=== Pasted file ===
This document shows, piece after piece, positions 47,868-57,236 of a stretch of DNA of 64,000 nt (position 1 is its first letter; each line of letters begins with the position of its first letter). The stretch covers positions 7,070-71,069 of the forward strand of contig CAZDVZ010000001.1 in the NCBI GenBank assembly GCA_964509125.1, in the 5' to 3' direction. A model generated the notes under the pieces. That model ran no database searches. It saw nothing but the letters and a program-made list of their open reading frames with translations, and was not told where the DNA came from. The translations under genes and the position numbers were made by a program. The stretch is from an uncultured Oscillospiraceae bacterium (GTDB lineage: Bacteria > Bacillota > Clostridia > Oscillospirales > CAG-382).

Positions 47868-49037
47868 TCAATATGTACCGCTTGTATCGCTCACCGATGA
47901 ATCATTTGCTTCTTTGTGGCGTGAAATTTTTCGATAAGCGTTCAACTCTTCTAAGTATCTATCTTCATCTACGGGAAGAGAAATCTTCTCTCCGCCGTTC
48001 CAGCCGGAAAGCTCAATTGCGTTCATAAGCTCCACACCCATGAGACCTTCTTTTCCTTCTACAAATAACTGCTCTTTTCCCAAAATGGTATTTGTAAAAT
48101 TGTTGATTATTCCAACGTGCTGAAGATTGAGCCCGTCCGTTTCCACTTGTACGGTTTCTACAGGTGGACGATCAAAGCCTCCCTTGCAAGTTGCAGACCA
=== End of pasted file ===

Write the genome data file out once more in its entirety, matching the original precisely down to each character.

This document shows, piece after piece, positions 47,868-57,236 of a stretch of DNA of 64,000 nt (position 1 is its first letter; each line of letters begins with the position of its first letter). The stretch covers positions 7,070-71,069 of the forward strand of contig CAZDVZ010000001.1 in the NCBI GenBank assembly GCA_964509125.1, in the 5' to 3' direction. A model generated the notes under the pieces. That model ran no database searches. It saw nothing but the letters and a program-made list of their open reading frames with translations, and was not told where the DNA came from. The translations under genes and the position numbers were made by a program. The stretch is from an uncultured Oscillospiraceae bacterium (GTDB lineage: Bacteria > Bacillota > Clostridia > Oscillospirales > CAG-382).

Positions 47868-49037
47868 TCAATATGTACCGCTTGTATCGCTCACCGATGA
47901 ATCATTTGCTTCTTTGTGGCGTGAAATTTTTCGATAAGCGTTCAACTCTTCTAAGTATCTATCTTCATCTACGGGAAGAGAAATCTTCTCTCCGCCGTTC
48001 CAGCCGGAAAGCTCAATTGCGTTCATAAGCTCCACACCCATGAGACCTTCTTTTCCTTCTACAAATAACTGCTCTTTTCCCAAAATGGTATTTGTAAAAT
48101 TGTTGATTATTCCAACGTGCTGAAGATTGAGCCCGTCCGTTTCCACTTGTACGGTTTCTACAGGTGGACGATCAAAGCCTCCCTTGCAAGTTGCAGACCA